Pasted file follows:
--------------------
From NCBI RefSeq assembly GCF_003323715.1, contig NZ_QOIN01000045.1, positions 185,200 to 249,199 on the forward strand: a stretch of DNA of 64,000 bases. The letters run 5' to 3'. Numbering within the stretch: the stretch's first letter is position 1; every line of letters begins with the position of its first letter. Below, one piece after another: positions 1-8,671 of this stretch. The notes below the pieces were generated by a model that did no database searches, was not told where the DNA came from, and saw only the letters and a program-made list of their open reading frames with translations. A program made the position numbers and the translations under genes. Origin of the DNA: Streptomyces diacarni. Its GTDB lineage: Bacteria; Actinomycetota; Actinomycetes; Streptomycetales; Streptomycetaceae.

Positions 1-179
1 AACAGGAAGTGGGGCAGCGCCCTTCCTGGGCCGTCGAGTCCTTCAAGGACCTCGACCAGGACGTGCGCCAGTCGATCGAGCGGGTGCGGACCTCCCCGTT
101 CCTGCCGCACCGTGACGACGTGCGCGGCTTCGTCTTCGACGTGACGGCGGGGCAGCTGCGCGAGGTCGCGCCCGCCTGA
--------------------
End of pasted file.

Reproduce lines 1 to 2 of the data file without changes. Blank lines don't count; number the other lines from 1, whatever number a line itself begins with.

From NCBI RefSeq assembly GCF_003323715.1, contig NZ_QOIN01000045.1, positions 185,200 to 249,199 on the forward strand: a stretch of DNA of 64,000 bases. The letters run 5' to 3'. Numbering within the stretch: the stretch's first letter is position 1; every line of letters begins with the position of its first letter. Below, one piece after another: positions 1-8,671 of this stretch. The notes below the pieces were generated by a model that did no database searches, was not told where the DNA came from, and saw only the letters and a program-made list of their open reading frames with translations. A program made the position numbers and the translations under genes. Origin of the DNA: Streptomyces diacarni. Its GTDB lineage: Bacteria; Actinomycetota; Actinomycetes; Streptomycetales; Streptomycetaceae.

Positions 1-179